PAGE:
A “coordinated” ransomware attack just hit more than 20 government agencies in Texas, and experts say it should be a wake-up call for Tennessee.
The attacks in Texas have knocked several systems offline.
The attacks essentially locks down information so a company or agency can’t access it until a ransom is paid to cyber criminals.
“I’ve seen different state agencies, local agencies around the country be attacked. This is the first time we’re seeing some sort of coordinated effort,” president of Kraft Technology Don Baham said. “I think it’s a wake-up call for Tennessee agencies to make sure that they’re paying attention.”
Baham said these attacks can put your personal information at risk, which was a concern in Murfreesboro after a city website was hacked. The city later said they don’t believe information was taken.
“It may have been a precursor to something like this, a larger event, that was averted,” Baham said.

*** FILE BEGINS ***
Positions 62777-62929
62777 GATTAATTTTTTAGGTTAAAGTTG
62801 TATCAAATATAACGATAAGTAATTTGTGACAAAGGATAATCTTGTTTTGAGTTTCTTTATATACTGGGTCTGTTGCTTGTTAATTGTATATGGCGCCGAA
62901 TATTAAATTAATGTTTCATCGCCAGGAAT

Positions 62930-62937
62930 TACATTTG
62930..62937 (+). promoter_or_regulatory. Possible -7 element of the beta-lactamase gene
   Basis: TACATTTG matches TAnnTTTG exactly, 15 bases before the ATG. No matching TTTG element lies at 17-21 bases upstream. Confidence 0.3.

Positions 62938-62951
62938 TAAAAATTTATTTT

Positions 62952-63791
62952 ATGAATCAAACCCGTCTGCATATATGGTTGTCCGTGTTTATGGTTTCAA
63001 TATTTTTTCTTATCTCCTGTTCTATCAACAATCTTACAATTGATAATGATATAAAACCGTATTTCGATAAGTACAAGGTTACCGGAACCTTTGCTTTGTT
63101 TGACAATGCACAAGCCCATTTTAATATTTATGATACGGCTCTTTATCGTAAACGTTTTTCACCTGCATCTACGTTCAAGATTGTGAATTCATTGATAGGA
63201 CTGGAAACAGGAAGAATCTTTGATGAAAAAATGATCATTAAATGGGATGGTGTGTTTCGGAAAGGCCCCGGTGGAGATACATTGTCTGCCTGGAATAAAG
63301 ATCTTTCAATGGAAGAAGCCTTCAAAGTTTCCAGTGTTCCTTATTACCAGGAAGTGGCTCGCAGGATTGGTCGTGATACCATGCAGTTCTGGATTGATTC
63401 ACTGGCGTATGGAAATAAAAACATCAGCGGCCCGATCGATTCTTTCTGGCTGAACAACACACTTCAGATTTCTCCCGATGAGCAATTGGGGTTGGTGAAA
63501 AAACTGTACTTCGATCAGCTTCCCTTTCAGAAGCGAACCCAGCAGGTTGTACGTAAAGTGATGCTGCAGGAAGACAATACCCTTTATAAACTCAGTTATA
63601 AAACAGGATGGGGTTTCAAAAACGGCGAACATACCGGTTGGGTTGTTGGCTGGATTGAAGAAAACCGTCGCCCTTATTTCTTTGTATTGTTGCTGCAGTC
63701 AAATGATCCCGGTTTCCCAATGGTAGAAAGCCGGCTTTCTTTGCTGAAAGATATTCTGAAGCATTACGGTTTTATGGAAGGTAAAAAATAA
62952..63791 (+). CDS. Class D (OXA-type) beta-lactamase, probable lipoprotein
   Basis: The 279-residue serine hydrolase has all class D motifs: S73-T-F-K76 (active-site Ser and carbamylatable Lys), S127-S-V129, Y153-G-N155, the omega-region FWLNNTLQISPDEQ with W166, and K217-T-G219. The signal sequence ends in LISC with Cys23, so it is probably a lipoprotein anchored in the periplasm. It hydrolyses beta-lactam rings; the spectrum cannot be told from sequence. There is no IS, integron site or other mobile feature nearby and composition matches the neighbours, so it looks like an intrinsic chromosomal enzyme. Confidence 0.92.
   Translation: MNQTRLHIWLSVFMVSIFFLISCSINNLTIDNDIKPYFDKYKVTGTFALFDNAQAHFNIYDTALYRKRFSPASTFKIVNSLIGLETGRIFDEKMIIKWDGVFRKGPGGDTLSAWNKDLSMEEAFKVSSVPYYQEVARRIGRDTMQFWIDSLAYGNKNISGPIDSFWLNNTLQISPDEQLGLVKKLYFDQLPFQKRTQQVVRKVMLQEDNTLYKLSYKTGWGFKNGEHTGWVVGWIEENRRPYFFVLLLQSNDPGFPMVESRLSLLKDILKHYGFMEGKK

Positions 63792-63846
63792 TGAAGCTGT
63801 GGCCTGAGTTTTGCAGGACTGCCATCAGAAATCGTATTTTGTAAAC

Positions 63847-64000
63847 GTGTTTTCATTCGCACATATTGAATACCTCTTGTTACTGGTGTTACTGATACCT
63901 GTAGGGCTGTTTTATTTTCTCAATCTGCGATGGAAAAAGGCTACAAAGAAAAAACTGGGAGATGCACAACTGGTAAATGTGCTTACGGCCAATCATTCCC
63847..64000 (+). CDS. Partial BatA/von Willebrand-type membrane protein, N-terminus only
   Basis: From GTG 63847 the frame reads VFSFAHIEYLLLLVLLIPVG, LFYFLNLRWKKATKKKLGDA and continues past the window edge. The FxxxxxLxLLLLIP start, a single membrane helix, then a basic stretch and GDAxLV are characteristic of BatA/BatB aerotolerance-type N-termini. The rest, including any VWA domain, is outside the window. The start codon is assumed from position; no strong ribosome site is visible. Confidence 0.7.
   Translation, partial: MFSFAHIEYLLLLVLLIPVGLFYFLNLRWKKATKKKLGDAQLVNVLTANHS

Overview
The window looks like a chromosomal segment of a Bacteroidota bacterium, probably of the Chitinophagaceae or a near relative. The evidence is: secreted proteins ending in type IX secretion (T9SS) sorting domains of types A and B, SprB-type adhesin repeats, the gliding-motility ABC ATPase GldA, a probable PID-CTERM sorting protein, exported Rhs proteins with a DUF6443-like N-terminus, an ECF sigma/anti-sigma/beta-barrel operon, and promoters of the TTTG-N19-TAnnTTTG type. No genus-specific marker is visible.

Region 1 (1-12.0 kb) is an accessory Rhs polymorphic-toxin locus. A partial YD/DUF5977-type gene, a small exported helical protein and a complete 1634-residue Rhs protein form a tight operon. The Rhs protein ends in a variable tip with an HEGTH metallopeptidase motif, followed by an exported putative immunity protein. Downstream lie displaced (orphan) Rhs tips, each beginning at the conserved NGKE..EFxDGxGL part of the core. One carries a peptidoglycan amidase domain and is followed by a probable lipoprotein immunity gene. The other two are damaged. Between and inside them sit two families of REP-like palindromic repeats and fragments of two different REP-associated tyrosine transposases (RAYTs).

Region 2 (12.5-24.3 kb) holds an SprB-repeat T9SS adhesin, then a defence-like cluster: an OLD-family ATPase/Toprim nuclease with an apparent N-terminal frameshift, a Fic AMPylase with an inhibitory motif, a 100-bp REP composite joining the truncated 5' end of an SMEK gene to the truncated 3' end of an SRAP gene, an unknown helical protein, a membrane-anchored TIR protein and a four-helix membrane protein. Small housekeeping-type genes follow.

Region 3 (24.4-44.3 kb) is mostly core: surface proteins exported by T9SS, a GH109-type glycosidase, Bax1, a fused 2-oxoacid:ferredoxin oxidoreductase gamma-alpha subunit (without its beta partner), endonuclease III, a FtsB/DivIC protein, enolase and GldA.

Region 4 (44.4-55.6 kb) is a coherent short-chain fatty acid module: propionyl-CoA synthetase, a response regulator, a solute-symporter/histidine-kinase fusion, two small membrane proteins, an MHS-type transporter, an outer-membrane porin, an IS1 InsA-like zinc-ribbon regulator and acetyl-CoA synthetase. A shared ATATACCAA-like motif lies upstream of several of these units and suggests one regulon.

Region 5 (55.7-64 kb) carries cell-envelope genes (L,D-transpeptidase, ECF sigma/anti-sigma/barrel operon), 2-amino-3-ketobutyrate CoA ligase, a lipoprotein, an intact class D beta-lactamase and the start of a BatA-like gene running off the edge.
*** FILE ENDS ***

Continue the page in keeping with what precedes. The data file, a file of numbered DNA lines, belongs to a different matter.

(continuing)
Baham said security awareness training is critical for local agencies.
“More often than not in these ransomware attacks it’s that human element, human firewall breaks down when somebody does something that they shouldn’t of done,” Baham said. “Usually it starts with a phishing email, somebody found something and clicked on a link and then they end up in advertently giving access to cyber criminals.”
News4 found several local agencies are part of a national cybersecurity network - MS-ISAC. Baham said it’s a free tool every agency should join.
“It gives a wealth of resources on the proactive side as well as resources on the reactive cyber incident response side,” Baham said. “It’s going to provide resources that they probably don’t have on staff.”
Resources that could prevent you from being the next target.
“It’s a matter of time when something like this is going to happen again and hopefully it doesn’t happen in Tennessee,” Baham said.